Creed III (2023) Movie Review: Good boxing films work because of their untamed veracity in filmmaking. On the other hand, great boxing films stand out because they serve as both effective boxing spectacles and powerful character-driven dramas. Thus, the protagonists’ emotional arcs often mirror the struggles they face inside the ring. Now that the majority of successful films in the world appear to be either sequels or reboots of previously established IPs, it’s becoming increasingly difficult to disguise a great film when it’s reverse-engineered on the promise of continuing the franchise. Michael B. Jordan’s “Creed III” – the latest entry in the indestructible “Rocky” universe – had all the reasons to succumb to those limitations. However, the film, which also marks Jordan’s directorial debut, sees the actor’s magnetic persona translate on screen with an aplomb command.

Jordan’s Adonis ‘Donny’ Creed has now retired, setting down his gloves and focusing on building his family. He spends the time living at the center of his Los Angeles home, along with his wife Bianca (Tessa Thompson) and daughter Amara (Mila Davis-Kent). But meanwhile, he also is someone in the industry who is unable to truly step out of the spotlight, as his towering open terrace lavish house suggests. However, as anyone familiar with the template of boxing films could tell, he’s one day forced back into the ring when a person from his past emerges from nowhere.

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Once a Golden Gloves fighter as a teen, Damian (Jonathan Majors) is fresh from prison after having spent 18 years behind the walls. Damian and Donny were like family back in childhood. A harrowing incident, however, dashes the former’s dreams of becoming a successful boxer. Damian now wants to reclaim his boxing glory, a future that could’ve been; hence, he takes matters into his own hands by resuming his supposed trajectory.

In the first two films, Sylvester Stallone was a signature character as Creed’s avuncular trainer but remains absent from the third. His presence in the earlier movies ensured that the staggering 47-year-old franchise remained tethered to the legacy his underdog story had created. Ryan Coogler’s extraordinarily crafted 2015 film worked because it ensured the senior actor’s presence served an equally important thematic purpose. He also incorporated underlying themes of American society’s complicated relationship with the social and cultural abandonment of its minorities.

Jordan’s approach in the latest film works because it continues the rich filmmaking echoes of the earlier films while also injecting a mythology of its own. By incorporating a structural framework that feels equally interested in its protagonist’s past traumas, Jordan deploys a heavy influence from Anime without shying away from acknowledging them via cheeky easter eggs. There’s also a considerable emphasis on further placing the country’s tormenting legacy with state violence.

Creed III

“It takes work to look at the past,” a character says at one point in the film. Thus, the choice of going back to Creed’s troubled childhood at a group home serves a rich thematic purpose here. Only after coming out of the shadows of Rocky’s astute command does Creed become subject to the torments of his own past. The previous 2018 film, devoid of the unpredictable story arc as well as the filmmaking command of Coogler’s first film, killed the suspense factor because the audience already knew that Rocky would eventually have his young trainee’s back.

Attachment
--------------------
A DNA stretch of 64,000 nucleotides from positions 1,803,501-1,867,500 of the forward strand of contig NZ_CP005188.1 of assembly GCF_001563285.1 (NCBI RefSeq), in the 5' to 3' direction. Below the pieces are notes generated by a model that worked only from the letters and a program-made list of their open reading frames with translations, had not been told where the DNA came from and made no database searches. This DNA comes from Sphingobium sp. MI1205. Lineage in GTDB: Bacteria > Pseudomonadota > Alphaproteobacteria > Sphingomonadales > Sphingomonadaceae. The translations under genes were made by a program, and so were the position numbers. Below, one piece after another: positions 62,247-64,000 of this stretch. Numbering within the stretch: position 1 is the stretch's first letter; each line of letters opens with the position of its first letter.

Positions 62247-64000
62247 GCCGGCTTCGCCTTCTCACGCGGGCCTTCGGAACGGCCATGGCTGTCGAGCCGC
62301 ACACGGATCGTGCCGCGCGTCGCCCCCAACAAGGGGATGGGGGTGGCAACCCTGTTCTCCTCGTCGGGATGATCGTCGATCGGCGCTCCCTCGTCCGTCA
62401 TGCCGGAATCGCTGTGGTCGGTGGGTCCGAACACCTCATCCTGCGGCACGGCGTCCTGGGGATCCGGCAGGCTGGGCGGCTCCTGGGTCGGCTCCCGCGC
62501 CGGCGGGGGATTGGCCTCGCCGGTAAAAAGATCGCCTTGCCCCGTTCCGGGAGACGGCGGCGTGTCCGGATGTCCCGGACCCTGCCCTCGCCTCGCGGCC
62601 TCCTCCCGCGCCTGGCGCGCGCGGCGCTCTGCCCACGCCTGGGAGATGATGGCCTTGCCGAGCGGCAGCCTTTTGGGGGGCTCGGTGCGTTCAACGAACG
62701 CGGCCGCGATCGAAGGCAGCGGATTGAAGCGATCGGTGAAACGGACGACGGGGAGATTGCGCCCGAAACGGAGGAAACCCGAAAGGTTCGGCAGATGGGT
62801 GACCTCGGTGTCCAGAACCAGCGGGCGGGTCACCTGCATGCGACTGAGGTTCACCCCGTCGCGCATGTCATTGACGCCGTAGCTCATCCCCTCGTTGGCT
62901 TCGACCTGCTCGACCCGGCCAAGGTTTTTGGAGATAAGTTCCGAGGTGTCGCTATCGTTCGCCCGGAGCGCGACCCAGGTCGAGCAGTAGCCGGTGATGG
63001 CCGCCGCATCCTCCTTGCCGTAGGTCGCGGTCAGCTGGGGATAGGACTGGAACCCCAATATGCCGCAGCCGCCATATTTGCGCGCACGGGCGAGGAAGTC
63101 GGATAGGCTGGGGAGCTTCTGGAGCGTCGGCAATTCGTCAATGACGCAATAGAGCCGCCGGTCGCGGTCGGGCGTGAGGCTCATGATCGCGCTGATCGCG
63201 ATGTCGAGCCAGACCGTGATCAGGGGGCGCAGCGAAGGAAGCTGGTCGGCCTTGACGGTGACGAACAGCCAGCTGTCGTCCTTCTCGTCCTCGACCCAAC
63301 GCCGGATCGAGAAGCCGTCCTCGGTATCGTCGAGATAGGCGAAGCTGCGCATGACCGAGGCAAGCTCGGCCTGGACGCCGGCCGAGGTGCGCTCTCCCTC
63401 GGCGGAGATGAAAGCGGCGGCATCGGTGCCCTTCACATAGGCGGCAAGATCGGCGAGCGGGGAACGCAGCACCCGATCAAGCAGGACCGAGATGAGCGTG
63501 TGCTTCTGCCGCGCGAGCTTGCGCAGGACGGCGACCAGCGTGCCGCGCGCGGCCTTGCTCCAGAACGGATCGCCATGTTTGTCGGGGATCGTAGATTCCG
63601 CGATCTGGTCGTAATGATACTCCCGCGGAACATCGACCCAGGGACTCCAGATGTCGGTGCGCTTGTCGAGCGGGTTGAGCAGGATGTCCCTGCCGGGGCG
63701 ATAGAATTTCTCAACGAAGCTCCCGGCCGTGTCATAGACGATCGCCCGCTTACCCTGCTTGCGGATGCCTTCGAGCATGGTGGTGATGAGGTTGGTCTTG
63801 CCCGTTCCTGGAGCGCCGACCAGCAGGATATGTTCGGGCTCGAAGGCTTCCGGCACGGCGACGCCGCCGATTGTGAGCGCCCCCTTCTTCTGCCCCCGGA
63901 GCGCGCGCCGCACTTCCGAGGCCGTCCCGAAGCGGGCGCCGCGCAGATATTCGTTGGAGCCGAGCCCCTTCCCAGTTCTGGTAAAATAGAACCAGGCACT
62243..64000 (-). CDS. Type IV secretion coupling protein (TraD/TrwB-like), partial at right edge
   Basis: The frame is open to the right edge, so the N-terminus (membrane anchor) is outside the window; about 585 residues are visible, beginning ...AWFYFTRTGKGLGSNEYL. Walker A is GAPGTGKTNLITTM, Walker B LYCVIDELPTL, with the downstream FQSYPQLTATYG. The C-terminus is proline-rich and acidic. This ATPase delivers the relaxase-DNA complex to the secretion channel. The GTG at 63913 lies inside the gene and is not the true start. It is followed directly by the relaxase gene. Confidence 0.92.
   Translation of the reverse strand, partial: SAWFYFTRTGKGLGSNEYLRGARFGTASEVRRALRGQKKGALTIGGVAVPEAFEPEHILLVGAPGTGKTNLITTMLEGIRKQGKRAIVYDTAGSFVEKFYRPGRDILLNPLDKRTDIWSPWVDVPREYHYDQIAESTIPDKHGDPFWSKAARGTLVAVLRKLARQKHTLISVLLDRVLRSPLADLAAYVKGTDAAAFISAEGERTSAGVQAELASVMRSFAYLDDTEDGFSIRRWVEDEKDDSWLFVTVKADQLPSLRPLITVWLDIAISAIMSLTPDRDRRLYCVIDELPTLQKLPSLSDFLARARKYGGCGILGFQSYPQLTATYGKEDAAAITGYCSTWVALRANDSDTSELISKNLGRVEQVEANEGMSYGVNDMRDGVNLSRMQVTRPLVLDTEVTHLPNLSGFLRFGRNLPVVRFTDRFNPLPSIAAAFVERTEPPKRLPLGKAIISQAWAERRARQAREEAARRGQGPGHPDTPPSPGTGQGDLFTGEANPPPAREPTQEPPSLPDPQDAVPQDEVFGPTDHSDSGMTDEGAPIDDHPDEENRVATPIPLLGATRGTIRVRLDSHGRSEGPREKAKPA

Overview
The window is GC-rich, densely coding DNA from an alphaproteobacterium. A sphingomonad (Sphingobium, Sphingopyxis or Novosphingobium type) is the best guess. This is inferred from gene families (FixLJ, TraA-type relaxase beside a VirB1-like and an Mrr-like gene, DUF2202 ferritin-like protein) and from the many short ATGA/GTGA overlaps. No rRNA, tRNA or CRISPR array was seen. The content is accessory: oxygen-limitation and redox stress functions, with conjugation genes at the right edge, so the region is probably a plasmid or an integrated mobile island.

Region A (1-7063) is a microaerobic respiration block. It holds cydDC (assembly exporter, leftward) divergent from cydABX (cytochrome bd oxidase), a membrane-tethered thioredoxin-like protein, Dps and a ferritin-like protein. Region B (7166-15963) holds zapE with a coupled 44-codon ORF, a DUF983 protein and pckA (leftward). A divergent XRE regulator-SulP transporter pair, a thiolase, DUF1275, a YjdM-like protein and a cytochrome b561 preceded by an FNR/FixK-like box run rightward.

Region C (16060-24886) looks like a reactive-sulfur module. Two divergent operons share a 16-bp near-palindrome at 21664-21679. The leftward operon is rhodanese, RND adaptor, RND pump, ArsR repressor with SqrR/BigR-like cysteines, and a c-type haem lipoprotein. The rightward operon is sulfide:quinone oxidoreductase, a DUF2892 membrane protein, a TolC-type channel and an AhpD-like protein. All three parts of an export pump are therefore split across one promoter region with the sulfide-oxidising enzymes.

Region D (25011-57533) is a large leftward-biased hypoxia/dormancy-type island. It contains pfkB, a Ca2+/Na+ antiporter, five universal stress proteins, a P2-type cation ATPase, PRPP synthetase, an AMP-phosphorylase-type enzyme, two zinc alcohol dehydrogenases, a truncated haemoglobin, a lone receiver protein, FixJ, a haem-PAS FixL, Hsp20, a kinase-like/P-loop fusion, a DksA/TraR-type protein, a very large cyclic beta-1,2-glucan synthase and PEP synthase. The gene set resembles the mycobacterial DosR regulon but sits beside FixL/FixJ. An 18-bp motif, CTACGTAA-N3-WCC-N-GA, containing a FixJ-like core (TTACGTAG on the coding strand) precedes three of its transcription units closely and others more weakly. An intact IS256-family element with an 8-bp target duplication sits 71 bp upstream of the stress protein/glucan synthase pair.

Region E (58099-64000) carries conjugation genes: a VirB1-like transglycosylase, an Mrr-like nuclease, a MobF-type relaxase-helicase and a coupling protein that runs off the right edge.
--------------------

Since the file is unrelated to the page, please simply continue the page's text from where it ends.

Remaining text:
The screenplay establishes a rich narrative thread and a parallel between Bianca and Damian. Once a rock singer, the former’s career is now cut short by progressive hearing loss, while Damian deals with the brutal reality of his career being cut short by systemic consequences beyond his control. While the film could’ve explored more on that dynamic to spill over my tension into Creed’s household, it still renders strong character motivations. It gets even better reinforced on screen with Majors’ imposing presence. There’s a menacing unpredictability his persona instinctively translates on the screen, which makes him more threatening. Still, his eyes exude vulnerability that makes you curious to delve down his memory lane.

“Creed III” brings with it the much-needed optimism that ultimately remains and acts as a testament to how the audience would not feel the franchise fatigue as long as the films they watch exude enough artistic and storytelling grace. Another big-budget franchise film that came out a couple of weeks ago – “Ant-Man and the Wasp: Quantumania” – had the same actor playing the antagonist. Yet, it relied on storytelling ambition by watering down the execution aspect of it. Somewhere between all the noise, studio executives and filmmakers need to realize that among the excess content out there, they need to find better ways of telling stories that don’t treat the audience like unapologetic passive viewers.

Jordan’s direction here feels controlled even when the characters’ emotional arcs on-screen build toward a crisis. As a result, the presence of the story’s antagonist feels threatening and worth rooting for even outside the ring – it doesn’t merely come across as a red herring. Along with its crisp two-hour runtime, the film elevates itself from being a good boxing drama in a pool of mediocre franchise-based films.

Related Read: Creed III (2023) Movie Ending Explained: Did Adonis Creed retire for good? Is there scope for Creed IV?

Creed III (2023) Movie Links: IMDb, Rotten Tomatoes
Creed III (2023) Movie Cast: Michael Jordan, Tessa Thompson, Jonathan Majors
Where to watch Creed III

High On Films in collaboration with Avanté

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